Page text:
Cruz said, “To uphold it would be to change us from a government of limited powers to a government of general powers.”

We shall see whose view a Court majority values. In the meantime, congratulations to the Law School for a stellar event.

More photos are on the Arizona Attorney Magazine Facebook page.

(I wrote about this panel discussion last week. Read it here.)

Mmm: Cake only a lawyer could like

I wrote recently about the pain that Watergate left on a nation—and on my birthday, forever marked as the anniversary of one President pardoning a former President.

However, this week, some gifts—both thoughtful and odd—went a long way toward erasing 1974’s pain.

So I decided to post on the blog of a Saturday—a rare event when time is at a premium. I guarantee it’ll be pretty light lifting.

First, a reminder of the historic event.

It was September 8, 1974, when President Gerald Ford spared a nation (his words) the pain of a drawn-out impeachment process. On that day, he read his proclamation to the world.

President Gerald Ford, Sept. 8, 1974

The text of the proclamation itself can be read here. The order granted Nixon an unconditional pardon “for all offenses from January 20, 1969, the day he was first inaugurated as president.”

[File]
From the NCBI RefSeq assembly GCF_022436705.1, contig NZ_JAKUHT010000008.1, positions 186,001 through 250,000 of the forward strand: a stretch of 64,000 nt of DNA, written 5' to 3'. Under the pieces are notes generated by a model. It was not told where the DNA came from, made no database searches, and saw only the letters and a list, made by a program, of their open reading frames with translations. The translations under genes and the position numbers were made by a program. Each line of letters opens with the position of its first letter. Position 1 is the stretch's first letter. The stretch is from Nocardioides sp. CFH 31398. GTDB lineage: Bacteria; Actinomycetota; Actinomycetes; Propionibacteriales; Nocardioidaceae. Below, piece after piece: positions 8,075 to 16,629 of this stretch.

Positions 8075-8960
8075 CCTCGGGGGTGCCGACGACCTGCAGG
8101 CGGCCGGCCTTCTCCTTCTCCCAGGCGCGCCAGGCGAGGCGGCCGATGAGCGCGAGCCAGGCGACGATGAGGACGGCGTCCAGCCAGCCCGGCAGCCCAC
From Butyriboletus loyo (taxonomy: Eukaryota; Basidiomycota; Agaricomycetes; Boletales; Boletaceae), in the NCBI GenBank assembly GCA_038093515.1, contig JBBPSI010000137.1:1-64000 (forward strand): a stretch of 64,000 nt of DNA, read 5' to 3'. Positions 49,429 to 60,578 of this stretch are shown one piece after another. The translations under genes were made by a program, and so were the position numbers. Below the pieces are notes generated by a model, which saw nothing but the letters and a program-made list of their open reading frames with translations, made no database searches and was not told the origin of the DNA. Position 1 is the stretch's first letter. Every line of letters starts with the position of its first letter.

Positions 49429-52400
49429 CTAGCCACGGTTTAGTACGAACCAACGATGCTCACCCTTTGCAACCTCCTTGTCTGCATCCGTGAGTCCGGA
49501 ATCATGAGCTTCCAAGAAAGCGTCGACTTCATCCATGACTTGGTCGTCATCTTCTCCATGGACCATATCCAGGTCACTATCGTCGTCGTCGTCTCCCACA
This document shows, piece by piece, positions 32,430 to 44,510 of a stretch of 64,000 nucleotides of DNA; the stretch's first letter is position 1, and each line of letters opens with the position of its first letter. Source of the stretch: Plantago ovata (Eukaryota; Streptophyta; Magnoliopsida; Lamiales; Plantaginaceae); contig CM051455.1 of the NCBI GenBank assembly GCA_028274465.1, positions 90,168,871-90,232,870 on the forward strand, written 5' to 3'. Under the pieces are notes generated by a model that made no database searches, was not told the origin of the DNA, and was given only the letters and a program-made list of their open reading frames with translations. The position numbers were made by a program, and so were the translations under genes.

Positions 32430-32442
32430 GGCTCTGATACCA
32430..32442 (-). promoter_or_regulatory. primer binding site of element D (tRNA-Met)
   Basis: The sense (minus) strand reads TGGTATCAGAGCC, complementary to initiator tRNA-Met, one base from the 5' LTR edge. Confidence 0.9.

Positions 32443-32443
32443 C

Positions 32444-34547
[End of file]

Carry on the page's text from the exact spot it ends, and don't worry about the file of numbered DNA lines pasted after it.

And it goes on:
One of the pleasures of history is to come across artifacts that convey something true from the contemporary time. And that’s why I love this image below. It is one of the many letters sent to President Ford after his pardon. It was gathered by the National Archives.

You can see more from the Archives here.

So on my birthday Thursday, as we read the morning Arizona Republic, my wife noted that day’s historic blurb and photo on page A2: Ford pardons Nixon. But it only took until that evening to put the specter aside.

That’s because family and friends shared an odd assortment of gifts and tschotckes. Every one made me smile and chuckle. For a non-law-related blog post on AZ Attorney, this is hard to beat.

Thanks to Kathy, Willa and Thea (my family) and to Randy, Sarah, Olivia, Elena, Jack and Amelia, a whole other family of friends who swooped in with a goofy and heartfelt surprise.

If you’re feeling particularly non-legal today, click here to see the gifts.

See you back here Monday.